At first, it was friendly. On the June 2 show, when Edwards mounted a typically spirited defense of the Jennifer Aniston comedy The Break-Up, University of Kansas theater and film professor John Tibbetts snipped, "OK, Shawn. Here he goes!"

Later that hour, Bodine asked the assembled critics, "What is a blockbuster?" Their answers illustrate the divide.

Tibbetts: "It has nothing to do with budget and everything to do with meeting or inciting audience expectations."

Edwards: "A blockbuster is a movie that people are anticipating. It makes probably more than $250 million at the box office domestically."

On June 30, the friendliness died. Kicking off a discussion of Waist Deep, Tibbetts said, "I know Shawn will be able to tell us all about this guy named Tyrese Gibson."

Edwards asked, "Why me?"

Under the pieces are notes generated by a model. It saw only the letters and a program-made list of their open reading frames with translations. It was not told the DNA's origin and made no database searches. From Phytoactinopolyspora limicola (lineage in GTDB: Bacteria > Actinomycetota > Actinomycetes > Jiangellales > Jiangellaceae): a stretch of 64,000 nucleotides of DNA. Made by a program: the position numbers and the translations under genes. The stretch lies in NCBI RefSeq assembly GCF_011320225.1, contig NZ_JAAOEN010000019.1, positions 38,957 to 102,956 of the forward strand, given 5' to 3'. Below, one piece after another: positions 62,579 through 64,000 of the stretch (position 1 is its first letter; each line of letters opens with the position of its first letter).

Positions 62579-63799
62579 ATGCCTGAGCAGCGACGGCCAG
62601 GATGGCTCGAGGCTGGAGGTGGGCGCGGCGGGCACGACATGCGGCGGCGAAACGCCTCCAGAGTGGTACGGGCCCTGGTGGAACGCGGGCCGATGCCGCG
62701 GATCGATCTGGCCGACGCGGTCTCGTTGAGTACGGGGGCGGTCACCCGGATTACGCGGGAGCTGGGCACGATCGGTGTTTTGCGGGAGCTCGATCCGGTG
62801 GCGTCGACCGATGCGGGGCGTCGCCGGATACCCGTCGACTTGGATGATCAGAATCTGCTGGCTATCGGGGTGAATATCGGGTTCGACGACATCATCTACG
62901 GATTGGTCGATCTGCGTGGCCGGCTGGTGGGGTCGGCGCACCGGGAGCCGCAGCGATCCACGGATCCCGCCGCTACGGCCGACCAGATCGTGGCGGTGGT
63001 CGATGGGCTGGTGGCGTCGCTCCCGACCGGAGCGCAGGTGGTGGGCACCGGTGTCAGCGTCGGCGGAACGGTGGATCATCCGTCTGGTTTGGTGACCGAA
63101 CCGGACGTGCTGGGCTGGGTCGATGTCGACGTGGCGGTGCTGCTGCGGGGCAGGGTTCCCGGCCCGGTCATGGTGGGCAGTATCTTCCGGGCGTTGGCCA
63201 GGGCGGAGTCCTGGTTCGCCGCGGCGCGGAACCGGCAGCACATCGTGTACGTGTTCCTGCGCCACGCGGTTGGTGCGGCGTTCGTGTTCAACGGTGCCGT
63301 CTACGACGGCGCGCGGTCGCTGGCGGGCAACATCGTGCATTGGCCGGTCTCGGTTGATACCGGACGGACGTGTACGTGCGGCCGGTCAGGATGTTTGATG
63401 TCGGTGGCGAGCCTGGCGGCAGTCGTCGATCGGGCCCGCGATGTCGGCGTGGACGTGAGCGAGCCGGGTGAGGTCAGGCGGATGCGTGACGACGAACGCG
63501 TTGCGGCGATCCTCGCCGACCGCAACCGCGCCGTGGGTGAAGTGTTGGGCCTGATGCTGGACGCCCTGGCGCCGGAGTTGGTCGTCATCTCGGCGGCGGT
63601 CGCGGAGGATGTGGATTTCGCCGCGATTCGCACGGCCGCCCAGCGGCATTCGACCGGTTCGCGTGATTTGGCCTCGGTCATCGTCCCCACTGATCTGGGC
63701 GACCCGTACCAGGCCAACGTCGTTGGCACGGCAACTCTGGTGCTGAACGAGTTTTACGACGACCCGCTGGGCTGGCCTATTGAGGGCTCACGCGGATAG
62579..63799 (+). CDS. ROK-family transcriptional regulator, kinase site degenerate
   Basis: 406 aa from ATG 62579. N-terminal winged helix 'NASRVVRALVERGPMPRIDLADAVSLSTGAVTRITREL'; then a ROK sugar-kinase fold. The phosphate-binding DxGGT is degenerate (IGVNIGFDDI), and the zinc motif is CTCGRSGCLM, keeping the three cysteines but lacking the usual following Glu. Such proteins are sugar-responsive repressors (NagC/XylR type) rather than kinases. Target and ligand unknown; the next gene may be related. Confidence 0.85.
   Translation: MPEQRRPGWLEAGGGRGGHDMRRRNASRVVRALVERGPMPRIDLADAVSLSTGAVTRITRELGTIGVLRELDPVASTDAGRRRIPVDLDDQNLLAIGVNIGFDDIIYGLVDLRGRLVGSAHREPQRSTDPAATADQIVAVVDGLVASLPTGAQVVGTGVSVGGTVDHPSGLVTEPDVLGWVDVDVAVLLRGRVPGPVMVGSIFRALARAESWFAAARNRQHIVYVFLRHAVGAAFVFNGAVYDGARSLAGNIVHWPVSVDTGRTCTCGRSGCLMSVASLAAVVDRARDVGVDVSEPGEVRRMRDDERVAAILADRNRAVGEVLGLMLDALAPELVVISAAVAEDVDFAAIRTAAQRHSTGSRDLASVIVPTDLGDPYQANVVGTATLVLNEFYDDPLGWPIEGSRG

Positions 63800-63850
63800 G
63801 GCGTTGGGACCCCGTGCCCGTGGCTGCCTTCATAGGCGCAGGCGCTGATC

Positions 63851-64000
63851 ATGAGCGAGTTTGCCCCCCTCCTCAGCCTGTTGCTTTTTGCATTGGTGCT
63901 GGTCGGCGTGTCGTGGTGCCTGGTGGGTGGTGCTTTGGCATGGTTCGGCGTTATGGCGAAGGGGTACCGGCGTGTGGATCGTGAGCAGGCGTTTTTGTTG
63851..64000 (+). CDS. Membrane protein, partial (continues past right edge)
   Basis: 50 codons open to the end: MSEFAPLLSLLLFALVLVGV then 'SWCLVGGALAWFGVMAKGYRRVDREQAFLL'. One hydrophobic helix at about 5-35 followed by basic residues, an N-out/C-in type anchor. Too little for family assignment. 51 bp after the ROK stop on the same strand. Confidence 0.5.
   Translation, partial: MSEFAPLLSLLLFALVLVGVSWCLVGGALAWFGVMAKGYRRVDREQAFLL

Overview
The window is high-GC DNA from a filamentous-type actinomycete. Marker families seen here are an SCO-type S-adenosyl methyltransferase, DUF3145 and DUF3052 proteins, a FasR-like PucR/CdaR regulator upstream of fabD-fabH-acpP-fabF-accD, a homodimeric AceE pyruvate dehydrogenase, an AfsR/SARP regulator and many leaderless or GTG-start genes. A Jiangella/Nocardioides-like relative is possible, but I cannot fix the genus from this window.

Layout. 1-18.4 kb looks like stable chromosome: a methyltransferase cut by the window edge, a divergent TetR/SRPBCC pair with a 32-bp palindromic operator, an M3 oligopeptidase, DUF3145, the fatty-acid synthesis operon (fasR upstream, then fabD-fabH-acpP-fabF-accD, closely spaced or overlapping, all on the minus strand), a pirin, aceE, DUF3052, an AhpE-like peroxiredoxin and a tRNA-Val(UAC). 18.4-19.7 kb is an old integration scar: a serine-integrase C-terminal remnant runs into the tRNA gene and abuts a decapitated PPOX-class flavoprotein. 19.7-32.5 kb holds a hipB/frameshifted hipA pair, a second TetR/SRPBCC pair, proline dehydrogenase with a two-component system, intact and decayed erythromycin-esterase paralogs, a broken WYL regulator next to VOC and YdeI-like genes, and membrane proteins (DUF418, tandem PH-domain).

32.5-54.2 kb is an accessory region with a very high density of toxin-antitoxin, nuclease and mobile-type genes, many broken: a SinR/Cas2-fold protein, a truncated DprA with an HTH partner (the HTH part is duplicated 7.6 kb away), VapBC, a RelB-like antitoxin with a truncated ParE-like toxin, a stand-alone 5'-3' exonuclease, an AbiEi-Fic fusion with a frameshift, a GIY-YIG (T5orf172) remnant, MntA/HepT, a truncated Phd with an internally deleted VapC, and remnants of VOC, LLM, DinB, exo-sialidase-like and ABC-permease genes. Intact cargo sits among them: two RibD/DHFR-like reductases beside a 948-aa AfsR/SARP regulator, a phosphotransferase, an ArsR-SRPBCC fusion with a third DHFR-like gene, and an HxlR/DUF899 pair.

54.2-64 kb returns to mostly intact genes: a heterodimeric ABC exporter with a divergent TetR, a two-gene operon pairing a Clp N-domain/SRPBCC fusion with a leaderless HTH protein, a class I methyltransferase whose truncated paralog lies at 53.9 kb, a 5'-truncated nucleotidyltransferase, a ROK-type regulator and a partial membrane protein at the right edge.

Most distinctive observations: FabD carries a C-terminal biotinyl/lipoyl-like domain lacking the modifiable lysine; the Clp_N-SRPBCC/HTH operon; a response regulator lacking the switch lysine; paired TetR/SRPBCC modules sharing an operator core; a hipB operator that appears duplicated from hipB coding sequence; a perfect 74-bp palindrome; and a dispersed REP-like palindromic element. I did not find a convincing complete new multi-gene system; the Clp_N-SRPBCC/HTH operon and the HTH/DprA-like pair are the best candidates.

Tibbetts: "Because you doubtless know more about him than I do."

Edwards: "I don't know Tyrese."

Tibbetts: "I didn't, either."

Edwards: "Then why you pointing me out?"

Tibbetts: "Well — I guess it's a movie that has hip-hop music — "

Edwards: "What, because it has black people in it?"

Tibbetts: "It has a South Central L.A. street culture going — excuse me."

Edwards' behavior might have been mild in the real world, but it was a deal-breaker on Bodine's show.

"Maybe I shouldn't have done it," Edwards says now. "He said it like it was a surprise that Tyrese was in a brilliant movie, and he asked me about it like I would personally know him."

While he claims to remain on friendly terms with Bodine, Edwards isn't shy about knocking the critics heard on the show. "My biggest pet peeves are, number one: They haven't seen the movies. Get some critics on the damn show that's seen the movies!

"Number two: Get somebody who can talk about it. There are so many errors on that show.

"Number three: Get a fresh perspective. That show should be Russ Simmons and [Kansas City Star film critic] Robert Butler. You know those guys have seen the movies."

After the Tyrese discussion, Edwards wasn't invited back. For some critics, that might have been disappointing, but Edwards is bigger than local radio. He now does occasional commentary for Tell Me More, a National Public Radio show not broadcast here.